Out beyond ideas of wrongdoing and rightdoing,
there is a field. I'll meet you there.
When the soul lies down in that grass,
the world is too full to talk about.
Ideas, language, even the phrase "each other" doesn't make any sense.
Mevlana Jalaluddin Rumi - 13th century
Why is it that business finds it so hard to speak the language of love?
This is a question we should all be asking ourselves as Pope Francis tours America to spread his message of our shared humanity.
Many of us are so lost in our hectic work schedules, set within the broader frame of a world moving ever faster, that we can easily forget the purpose of our lives.
This is a terrible shame. The core of the problem is that we have developed a corporate culture that is based largely on fear -- that unless we are number one, then we are failing, and that at any moment defeat can be snatched from the jaws of victory.
No wonder then that business is dominated by the language of war: wiping out the opposition, fighting for market share and so on.
Warfare, as we know, carries a terrible toll. Striving to be at the top of the pile can often lead to a loss of values. Volkswagen is learning this to its great cost. Just two months after it overtook Toyota to become the world’s biggest automaker, it finds it has lost its way.
Its U.S. chief executive, Michael Horn, said as much yesterday when admitting the company had illegally rigged emissions tests. “Our company was dishonest,” he said. “This kind of behavior is totally inconsistent with our qualities.”
What Pope Francis is offering us is the opportunity to come back to ourselves and recognize that the damage we are wreaking on society and the environment is the result of seeing ourselves as isolated individuals rather than as members of a common shared global society.
He reminds us that our fixation with winning leads, on the opposite side of the equation, to others losing. Just look at the chasm between the rich and poor, between the developed and the developing nations.
Speaking earlier this summer, he warned that “behind all this pain, death and destruction there is the stench of what Basil of Caesarea called ‘the dung of the devil.’ An unfettered pursuit of money rules. The service of the common good is left behind. Once capital becomes an idol and guides people’s decisions, once greed for money presides over the entire socioeconomic system, it ruins society, it condemns and enslaves men and women, it destroys human fraternity, it sets people against one another and, as we clearly see, it even puts at risk our common home.”
The Pope's message is starting to resonate in business circles. Unilever CEO Paul Polman, for example, points out repeatedly that a business cannot succeed in a society that is failing.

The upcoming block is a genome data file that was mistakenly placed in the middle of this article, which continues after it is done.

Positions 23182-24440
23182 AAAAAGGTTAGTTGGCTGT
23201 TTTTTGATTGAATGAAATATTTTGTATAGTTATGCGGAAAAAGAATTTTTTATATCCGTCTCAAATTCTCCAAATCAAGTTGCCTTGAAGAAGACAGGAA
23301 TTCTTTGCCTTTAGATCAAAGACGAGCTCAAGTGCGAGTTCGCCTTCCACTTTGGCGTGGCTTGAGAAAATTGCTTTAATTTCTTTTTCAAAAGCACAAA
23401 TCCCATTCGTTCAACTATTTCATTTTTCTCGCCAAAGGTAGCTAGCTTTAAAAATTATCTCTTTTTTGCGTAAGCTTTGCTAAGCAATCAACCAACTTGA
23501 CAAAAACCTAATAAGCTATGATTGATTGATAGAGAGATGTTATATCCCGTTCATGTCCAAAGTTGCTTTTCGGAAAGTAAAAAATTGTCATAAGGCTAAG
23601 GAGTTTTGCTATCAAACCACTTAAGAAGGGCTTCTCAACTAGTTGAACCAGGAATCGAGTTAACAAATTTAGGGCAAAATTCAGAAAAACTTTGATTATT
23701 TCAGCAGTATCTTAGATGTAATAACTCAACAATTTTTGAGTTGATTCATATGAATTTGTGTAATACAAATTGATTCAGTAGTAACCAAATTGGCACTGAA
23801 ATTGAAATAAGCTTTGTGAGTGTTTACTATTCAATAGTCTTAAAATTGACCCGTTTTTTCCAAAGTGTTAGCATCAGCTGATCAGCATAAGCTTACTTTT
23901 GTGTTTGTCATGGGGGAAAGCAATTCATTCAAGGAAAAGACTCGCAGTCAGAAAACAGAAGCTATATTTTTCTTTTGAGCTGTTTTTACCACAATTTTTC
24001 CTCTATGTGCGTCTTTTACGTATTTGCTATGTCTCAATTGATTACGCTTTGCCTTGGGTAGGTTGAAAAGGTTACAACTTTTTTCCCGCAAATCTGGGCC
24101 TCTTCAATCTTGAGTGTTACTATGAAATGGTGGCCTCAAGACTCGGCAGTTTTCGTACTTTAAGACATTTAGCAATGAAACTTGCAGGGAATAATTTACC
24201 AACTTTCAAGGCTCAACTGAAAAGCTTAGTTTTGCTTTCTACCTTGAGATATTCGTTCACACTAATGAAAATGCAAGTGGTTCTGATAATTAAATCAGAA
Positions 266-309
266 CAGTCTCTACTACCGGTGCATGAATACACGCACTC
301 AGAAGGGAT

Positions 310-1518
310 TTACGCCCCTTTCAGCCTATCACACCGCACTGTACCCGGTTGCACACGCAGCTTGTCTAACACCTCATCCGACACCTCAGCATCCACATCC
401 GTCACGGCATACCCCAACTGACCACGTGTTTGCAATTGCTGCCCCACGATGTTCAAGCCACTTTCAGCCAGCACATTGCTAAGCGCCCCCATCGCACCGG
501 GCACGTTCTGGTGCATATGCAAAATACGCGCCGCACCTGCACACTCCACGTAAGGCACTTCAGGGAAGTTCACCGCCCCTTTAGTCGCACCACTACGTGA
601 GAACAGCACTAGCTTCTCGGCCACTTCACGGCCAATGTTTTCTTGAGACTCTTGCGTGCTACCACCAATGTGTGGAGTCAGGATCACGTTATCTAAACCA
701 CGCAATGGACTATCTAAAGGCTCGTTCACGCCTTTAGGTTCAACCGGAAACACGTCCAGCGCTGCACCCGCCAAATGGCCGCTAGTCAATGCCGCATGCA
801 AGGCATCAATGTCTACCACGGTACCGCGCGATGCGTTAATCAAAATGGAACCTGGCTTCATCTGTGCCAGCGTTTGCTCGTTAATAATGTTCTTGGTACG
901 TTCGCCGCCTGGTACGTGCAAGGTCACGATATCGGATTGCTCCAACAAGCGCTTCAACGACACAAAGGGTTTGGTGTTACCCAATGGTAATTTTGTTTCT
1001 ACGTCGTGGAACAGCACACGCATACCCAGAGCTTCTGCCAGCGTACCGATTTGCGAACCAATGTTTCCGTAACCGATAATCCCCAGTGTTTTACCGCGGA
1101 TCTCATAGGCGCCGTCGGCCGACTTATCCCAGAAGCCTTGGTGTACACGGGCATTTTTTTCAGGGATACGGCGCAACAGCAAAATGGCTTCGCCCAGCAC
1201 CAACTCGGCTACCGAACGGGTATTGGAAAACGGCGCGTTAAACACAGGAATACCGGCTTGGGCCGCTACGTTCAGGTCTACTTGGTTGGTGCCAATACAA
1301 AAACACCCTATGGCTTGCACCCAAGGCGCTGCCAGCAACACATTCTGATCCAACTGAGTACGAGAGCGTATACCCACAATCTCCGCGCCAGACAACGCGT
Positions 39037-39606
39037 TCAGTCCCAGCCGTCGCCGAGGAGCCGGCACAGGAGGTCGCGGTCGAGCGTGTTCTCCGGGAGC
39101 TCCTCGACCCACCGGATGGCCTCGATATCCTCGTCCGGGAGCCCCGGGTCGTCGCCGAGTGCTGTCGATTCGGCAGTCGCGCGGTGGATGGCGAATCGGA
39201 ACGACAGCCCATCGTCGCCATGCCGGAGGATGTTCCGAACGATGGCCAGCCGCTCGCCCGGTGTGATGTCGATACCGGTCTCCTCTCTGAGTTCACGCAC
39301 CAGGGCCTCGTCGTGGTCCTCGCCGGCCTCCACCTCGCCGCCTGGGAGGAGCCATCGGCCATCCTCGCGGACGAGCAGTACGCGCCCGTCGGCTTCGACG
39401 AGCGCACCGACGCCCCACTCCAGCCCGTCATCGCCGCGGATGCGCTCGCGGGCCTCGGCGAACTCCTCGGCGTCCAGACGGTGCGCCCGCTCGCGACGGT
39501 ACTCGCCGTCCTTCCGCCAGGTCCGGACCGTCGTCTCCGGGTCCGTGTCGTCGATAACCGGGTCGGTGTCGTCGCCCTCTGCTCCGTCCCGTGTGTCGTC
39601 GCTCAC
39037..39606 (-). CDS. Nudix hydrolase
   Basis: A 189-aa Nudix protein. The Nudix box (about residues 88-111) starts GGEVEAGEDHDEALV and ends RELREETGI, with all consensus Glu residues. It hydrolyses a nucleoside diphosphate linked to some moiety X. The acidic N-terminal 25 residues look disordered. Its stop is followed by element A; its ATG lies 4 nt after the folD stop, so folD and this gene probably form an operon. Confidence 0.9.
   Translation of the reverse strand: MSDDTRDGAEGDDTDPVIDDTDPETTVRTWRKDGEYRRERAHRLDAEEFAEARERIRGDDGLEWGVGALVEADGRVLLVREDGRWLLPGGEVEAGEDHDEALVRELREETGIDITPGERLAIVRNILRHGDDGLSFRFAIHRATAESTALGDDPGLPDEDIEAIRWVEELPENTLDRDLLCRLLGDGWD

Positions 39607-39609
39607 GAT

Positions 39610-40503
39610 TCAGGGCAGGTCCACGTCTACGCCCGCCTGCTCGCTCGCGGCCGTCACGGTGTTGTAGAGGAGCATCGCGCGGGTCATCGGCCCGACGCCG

To go beyond the duality of what the poet Rumi describes as wrongdoing and rightdoing, we need to come back to what is most important in our lives, which is what it means to love and be loved.
As my colleague Arianna Huffington pointed out at a gathering of business leaders yesterday, eulogies at funerals never talk about whether someone increased market share or raised profits. They talk about care and compassion, being a good friend and making a positive difference in the world.
Rather than focus solely on the negative news of Volkswagen’s unravelling, we should also look with gratitude to companies that are resisting the trap of putting profit maximization above all else.
One example is Kickstarter, which has transformed the way creative projects are financed. It this week announced it has chosen to protect itself from the temptation of ever greater wealth by dropping the "Inc." from its name and reincorporating as a public benefit corporation.
Many people falsely judge love as having no place at work, that it represents weakness. But love is the strongest power we can muster. It means we will produce goods and services that make the world a better place; it means that our businesses will be managed in a responsible way for the long term; it means treating people and the planet with respect; it means that we will be able to look our children in the eye without feeling the need to look away.
Of course it is true that business is tough and it is competitive and it is getting ever more complex. But we should remember that when everything seems to be changing, it is even more important to know what needs to remain steady.
We have created an economic system that can seem like an impregnable fortress against which we appear to be powerless. But every thought we have and every action we take either reinforces it or helps to start breaking down its high walls.
Love has been and will always be at the root of all the joy in our lives. For the sake of everyone, don’t leave it at home when you set off for work tomorrow morning.